Cops, teachers, and more participat in ALICE training.
Staff video by Michael Izzo
Teachers at an Indiana elementary school were left bruised, bleeding and frightened after being shot “execution style” with plastic pellets during an active-shooter training exercise in January, according to the Indiana State Teachers Association.
It’s shocked teachers, parents and psychologists alike, renewing the debate around active shooter and lockdown drills: Where is the line between preparing teachers and students and traumatizing them? Are drills effective in preventing school shooting deaths? Or harmful to all involved who, despite the seeming ubiquity of school shootings, are unlikely to endure one?
“The teachers were terrified, but were told not to tell anyone what happened,” the Indiana State Teachers Association said on Twitter. “Teachers waiting outside that heard the screaming were brought into the room four at a time and the shooting process was repeated.”
The drill in Monticello was conducted by the White County Sheriff’s Department. Teachers were supposed to be receiving what is called ALICE training, which is used in thousands of schools around the country.
“In that situation you are helpless, in that situation you are in pain, in that situation you feel danger. And those are the markers that define trauma,” said clinical psychologist Azmaira Maker.
Lockdown drills have been around for decades, but as fear of school shootings has intensified, they have become more widespread and elaborate. According to a 2016 Government Accountability Office survey, almost all of the nation’s public schools participated in lockdown drills the previous year, and 67 percent held active shooter drills. Those that did not said they were concerned the exercise, which often involves a live simulation of an armed assailant, would create too much fear.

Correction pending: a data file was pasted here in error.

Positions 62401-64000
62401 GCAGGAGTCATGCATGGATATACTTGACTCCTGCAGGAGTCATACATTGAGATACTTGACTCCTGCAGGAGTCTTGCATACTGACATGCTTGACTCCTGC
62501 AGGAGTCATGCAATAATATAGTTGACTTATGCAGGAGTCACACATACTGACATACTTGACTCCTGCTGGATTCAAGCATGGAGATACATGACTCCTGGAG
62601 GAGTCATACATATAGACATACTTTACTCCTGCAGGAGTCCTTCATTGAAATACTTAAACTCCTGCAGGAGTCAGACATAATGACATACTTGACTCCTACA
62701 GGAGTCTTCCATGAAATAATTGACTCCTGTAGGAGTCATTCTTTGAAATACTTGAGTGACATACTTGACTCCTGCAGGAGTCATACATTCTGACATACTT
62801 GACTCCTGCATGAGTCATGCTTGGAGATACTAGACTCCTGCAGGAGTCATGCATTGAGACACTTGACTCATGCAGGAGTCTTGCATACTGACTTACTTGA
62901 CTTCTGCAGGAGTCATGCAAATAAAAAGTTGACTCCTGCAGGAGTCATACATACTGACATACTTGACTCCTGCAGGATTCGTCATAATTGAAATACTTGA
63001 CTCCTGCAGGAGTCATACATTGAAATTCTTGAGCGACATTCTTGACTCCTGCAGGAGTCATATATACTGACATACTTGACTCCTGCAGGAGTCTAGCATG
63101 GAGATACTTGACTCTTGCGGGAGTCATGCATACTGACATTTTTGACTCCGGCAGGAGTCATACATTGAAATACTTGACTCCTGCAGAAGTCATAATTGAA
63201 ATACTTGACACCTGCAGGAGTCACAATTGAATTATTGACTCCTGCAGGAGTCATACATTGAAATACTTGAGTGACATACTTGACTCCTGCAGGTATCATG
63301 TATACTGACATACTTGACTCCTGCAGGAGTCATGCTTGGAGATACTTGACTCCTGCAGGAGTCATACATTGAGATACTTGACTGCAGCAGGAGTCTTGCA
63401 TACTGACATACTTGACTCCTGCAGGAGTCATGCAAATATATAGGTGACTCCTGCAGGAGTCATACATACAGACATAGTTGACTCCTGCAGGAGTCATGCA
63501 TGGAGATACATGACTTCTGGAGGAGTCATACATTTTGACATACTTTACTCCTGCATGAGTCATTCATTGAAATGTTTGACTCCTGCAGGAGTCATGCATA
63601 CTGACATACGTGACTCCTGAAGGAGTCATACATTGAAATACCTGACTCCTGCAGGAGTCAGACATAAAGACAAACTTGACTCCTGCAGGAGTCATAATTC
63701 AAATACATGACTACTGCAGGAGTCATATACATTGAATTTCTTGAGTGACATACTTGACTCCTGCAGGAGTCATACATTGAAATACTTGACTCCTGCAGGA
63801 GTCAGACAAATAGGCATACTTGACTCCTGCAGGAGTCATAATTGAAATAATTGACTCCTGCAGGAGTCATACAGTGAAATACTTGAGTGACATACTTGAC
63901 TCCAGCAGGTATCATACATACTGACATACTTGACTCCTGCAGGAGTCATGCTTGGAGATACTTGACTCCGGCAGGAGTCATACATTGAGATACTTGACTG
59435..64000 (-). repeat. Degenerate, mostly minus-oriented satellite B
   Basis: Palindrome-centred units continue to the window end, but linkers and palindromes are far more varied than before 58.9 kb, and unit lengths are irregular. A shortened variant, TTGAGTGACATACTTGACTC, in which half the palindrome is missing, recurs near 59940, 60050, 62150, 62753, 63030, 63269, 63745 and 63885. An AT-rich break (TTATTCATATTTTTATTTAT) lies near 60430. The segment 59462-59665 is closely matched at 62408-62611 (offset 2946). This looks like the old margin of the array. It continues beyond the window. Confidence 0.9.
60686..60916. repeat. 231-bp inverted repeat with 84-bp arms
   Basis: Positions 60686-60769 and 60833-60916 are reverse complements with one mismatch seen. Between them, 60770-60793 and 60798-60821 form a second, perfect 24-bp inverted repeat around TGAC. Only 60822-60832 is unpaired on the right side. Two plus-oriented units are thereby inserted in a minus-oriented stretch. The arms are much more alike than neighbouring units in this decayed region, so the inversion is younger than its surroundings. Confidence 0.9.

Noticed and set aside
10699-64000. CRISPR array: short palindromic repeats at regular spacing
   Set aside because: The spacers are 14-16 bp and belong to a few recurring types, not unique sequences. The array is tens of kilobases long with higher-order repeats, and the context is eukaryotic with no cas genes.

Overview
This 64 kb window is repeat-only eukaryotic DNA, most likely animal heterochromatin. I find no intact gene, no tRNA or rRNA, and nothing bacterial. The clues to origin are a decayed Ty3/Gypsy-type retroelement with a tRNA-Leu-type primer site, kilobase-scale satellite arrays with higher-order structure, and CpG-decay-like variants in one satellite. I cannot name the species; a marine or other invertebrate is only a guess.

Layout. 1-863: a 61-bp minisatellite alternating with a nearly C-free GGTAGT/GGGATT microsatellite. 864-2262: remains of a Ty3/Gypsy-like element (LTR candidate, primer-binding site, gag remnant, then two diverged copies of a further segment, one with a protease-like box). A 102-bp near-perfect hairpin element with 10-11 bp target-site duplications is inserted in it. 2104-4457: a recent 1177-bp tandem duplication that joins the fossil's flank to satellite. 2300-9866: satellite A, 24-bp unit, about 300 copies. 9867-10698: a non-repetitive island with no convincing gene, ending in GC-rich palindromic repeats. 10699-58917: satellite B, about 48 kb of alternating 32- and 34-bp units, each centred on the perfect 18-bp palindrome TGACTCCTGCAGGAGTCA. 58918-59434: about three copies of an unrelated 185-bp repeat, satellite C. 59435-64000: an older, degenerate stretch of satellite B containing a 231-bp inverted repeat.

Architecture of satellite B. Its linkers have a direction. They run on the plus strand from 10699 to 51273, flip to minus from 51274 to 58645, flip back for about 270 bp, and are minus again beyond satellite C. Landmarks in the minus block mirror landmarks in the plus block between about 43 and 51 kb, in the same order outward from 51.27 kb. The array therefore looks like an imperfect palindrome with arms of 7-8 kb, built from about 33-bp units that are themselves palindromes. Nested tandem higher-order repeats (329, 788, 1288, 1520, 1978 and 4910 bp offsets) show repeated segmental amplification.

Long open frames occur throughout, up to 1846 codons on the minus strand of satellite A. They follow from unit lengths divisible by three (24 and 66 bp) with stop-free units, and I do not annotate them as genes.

It’s already known that lockdown and active shooter drills can “produce anxiety, stress, and traumatic symptoms in some students or staff,” according to the National Association of School Psychologists (NASP).
Yet nearly all schools conduct one or the other, some multiple times per year, though some psychologists say there is scant evidence some of these approaches are effective.
“We are living in a reactive time where schools are adopting policies which have no evidence of protecting schools and can actually create more anxiety for staff and kids — hiding under desks, arming kindergartners with cans of food is the wrong direction,” said Nancy Rappaport, a part time associate professor in psychiatry at Harvard medical school. “Building safe communities is about creating caring relationships, anonymous tip lines and a culture where kids share their concerns.”
NASP said research supports the effectiveness of lockdown drills when best practices are used, but more data is needed to determine the effectiveness of armed assailant drills.
The dangerous element of surprise